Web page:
7 Samaritan's Purse workers freed in South Sudan

Seven Samaritan's Purse workers are safe in South Sudan after initial fears they were being held for ransom.

CHARLOTTE, N.C. – Seven aid workers who are part of Samaritan’s Purse relief efforts in South Sudan have been freed by their captors.

Samaritan’s Purse is an aid organization run by Franklin Graham, the son of evangelist Bill Graham.

Ken Isaacs from Samaritan’s Purse said the seven workers released Tuesday are in good condition and have been moved to a more secure area.

Isaacs said the seven people were not kidnapped but were “detained,” and there was never a demand made for a ransom.

Isaacs said, “No demand for ransom was made to us. We’ve been feeding people in the area for two years and why would they need to make a ransom demand when we were already giving food away?”

A rebel group denied an earlier foreign press report that their troops had seized the aid workers.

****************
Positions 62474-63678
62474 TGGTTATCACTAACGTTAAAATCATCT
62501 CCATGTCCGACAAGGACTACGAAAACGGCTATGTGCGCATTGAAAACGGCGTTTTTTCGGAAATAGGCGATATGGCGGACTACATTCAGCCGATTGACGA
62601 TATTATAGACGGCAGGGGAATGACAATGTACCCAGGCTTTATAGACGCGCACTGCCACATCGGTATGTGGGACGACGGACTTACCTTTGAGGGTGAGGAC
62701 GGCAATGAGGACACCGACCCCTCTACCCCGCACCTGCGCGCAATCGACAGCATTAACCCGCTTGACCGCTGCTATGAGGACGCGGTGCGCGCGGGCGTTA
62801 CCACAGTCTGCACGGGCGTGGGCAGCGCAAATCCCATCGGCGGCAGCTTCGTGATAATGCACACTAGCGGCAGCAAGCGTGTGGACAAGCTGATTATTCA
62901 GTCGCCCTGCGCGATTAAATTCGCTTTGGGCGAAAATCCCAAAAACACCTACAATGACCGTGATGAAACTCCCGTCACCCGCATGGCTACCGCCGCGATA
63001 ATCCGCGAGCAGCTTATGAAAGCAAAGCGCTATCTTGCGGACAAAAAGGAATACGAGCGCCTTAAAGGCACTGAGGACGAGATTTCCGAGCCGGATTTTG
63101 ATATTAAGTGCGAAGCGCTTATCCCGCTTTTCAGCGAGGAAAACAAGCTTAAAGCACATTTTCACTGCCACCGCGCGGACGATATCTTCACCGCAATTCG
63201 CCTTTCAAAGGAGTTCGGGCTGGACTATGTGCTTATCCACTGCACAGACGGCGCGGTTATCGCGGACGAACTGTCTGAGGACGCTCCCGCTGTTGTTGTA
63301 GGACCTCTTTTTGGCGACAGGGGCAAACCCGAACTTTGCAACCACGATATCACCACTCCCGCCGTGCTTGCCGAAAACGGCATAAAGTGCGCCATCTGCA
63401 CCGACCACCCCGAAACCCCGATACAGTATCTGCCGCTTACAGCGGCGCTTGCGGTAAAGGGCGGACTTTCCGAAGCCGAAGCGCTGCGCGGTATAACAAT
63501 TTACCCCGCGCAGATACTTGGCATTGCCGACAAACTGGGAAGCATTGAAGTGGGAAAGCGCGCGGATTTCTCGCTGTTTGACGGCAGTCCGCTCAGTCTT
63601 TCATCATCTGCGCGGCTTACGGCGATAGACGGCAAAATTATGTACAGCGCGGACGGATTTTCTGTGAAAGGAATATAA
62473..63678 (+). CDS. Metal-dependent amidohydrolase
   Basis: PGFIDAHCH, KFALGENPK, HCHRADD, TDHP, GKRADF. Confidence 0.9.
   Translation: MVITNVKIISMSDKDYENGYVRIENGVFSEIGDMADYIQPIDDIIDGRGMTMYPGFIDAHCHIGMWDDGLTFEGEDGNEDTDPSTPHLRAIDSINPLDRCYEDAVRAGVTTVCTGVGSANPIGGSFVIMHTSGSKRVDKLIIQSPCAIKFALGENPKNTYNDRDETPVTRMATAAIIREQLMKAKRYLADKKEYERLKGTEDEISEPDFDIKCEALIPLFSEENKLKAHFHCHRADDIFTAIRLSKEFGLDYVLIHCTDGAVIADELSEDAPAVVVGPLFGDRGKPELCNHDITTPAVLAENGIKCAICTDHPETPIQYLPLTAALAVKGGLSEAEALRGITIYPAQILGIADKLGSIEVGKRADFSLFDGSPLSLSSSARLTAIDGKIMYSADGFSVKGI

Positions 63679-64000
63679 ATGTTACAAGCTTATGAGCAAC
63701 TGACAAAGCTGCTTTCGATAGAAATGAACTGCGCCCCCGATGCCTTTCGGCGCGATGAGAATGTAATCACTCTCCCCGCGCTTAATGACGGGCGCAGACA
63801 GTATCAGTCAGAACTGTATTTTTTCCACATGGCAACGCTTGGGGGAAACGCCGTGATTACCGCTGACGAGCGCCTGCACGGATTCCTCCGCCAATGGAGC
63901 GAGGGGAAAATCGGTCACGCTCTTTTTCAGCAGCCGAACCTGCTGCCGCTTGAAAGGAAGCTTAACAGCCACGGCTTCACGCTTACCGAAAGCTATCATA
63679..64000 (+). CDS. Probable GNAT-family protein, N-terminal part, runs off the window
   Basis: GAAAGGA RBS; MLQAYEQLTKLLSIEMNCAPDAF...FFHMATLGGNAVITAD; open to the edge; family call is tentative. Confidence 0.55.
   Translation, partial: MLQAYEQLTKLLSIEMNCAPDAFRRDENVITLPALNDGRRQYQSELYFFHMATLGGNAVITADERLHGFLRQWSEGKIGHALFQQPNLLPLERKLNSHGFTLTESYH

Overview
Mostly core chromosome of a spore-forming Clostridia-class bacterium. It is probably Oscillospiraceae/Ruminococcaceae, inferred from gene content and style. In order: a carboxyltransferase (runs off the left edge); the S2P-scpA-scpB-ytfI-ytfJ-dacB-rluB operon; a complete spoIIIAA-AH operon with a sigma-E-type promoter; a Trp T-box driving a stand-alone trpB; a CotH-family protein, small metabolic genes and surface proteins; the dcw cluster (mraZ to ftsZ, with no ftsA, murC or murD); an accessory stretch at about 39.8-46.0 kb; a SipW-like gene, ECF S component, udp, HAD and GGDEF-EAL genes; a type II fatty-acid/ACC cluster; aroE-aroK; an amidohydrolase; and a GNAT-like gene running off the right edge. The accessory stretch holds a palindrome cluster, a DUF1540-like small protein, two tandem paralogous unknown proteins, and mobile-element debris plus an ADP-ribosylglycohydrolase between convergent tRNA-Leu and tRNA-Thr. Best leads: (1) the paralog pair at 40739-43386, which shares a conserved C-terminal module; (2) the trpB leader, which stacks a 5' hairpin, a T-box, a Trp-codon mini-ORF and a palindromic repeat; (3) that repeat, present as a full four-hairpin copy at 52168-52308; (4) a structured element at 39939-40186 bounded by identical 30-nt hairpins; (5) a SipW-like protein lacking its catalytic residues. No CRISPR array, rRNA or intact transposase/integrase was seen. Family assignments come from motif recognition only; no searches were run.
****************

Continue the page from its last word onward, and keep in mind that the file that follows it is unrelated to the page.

What exactly did happen to them and how they were released remains a mystery.

Samaritan's Purse was working to provide food to villagers in the area where the men were detained.

Isaacs said the incident points to the gravity of the situation in a country where years of violent conflicts have prevented farmers from planting and growing crops that could end the famine faced by some 4 million people.

Said Isaacs, “The place is really a mess. It’s a dangerous one to work in.”

Copyright 2017 WCNC


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